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The Metabolism of Anammox

  1. Boran Kartal,
  2. Jan T Keltjens,
  3. Mike SM Jetten

Published Online: 15 DEC 2008

DOI: 10.1002/9780470015902.a0021315

eLS

eLS

How to Cite

Kartal, B., Keltjens, J. T. and Jetten, M. S. 2008. The Metabolism of Anammox. eLS. .

Author Information

  1. Radboud University of Nijmegen, Faculty of Science, Nijmegen, The Netherlands

Publication History

  1. Published Online: 15 DEC 2008

Abstract

Anaerobic ammonium-oxidizing (anammox) bacteria derive their energy for growth from the conversion of ammonium and nitrite into dinitrogen gas. The bacteria are the latest addition to the biogeochemical nitrogen cycle. The slowly growing micro-organisms that belong to the Planctomycetes are characterized by a compartmentalized cell architecture featuring a central cell organelle, the ‘anammoxosome’. Membrane systems surrounding the different cellular compartments are composed of unique ‘ladderane’ lipid molecules. Although the metabolism has not been completely resolved, nitrogen formation seems to involve the intermediary formation of hydrazine, a most reactive and toxic compound. Anammox bacteria have been detected in many oxygen-limited freshwater and marine ecosystems investigated. In the marine environment, over 50% of the nitrogen gas released is made by anammox bacteria. Application of the anammox process offers an attractive alternative to current wastewater treatment systems for the removal of fixed nitrogen.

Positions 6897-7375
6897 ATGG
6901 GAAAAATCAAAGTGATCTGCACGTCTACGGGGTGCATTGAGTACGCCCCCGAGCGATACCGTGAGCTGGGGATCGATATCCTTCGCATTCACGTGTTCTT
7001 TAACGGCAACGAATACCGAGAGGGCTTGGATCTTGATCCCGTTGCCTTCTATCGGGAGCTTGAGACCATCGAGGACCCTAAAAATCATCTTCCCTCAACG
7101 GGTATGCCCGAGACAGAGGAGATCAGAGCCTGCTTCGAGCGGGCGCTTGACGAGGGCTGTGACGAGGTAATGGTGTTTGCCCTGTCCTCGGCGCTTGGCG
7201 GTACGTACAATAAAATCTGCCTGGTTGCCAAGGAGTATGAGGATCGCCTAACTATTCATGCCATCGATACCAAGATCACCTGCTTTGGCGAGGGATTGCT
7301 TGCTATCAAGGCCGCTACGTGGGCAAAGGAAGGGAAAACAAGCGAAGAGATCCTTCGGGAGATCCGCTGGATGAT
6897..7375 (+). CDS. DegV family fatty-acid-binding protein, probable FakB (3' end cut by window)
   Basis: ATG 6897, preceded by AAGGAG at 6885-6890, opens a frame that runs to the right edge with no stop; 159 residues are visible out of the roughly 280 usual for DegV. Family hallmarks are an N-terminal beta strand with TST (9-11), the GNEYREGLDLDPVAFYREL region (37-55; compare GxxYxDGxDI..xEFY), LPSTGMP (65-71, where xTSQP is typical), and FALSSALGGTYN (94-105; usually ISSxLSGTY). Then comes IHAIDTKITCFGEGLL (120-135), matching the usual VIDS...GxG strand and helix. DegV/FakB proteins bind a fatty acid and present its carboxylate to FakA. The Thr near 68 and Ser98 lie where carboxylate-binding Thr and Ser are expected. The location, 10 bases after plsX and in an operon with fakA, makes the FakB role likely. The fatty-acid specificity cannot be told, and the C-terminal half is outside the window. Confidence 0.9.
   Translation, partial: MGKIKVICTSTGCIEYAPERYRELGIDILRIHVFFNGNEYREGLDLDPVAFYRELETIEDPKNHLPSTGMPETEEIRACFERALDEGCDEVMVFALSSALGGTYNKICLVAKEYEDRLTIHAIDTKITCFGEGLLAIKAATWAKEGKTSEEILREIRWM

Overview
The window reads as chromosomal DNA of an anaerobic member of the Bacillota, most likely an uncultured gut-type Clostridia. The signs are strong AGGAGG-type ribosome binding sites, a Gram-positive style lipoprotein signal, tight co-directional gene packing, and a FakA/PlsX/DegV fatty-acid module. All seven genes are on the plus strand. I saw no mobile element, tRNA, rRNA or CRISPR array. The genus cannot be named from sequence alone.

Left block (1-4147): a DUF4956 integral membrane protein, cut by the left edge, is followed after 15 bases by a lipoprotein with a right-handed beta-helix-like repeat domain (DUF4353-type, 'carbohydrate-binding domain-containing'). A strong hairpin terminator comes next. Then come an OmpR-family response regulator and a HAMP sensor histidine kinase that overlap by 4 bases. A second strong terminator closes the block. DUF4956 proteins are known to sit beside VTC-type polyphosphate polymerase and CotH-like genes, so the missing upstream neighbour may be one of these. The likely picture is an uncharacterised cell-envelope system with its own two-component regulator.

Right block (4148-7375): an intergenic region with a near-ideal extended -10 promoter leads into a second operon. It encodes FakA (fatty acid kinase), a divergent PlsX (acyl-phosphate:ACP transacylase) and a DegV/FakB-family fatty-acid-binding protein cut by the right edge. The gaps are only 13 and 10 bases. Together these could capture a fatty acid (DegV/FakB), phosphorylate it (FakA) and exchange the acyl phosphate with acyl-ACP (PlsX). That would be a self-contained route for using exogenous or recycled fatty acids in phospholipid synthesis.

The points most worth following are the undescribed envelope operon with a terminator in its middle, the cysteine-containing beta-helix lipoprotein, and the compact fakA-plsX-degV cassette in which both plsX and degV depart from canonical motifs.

Key concepts

  • Ammonium is converted under anaerobic conditions into dinitrogen gas by a newly discovered and specialized group of micro-organisms, the anammox bacteria.

  • Anammox bacteria are chemolithoautotrophic organisms that gain their energy for growth from the conversion of the inorganic substrates ammonium and nitrite. Cell carbon is derived from carbon dioxide.

  • Anammox bacteria are characterised by a unique cell plan featuring a central cell organelle, the anammoxosome.

  • The lipids from anammox bacteria are composed of highly unusual ‘ladderane’ molecules.

  • The conversion of ammonium and nitrite into dinitrogen gas proceeds through the intermediary formation of the toxic and highly reactive hydrazine.

  • Anammox bacteria synthesize adenosine triphosphate (ATP) by an electrochemical proton gradient most likely established across the anammoxosome membrane.

  • In nature approximately 50% of the dinitrogen gas released into the atmosphere is made by anammox bacteria.

  • Anammox bacteria offer an economically attractive and environmentally friendly alternative to current wastewater treatment processes for the removal of fixed nitrogen.

Keywords:

  • anammox;
  • anammoxosome;
  • ladderane lipids;
  • hydrazine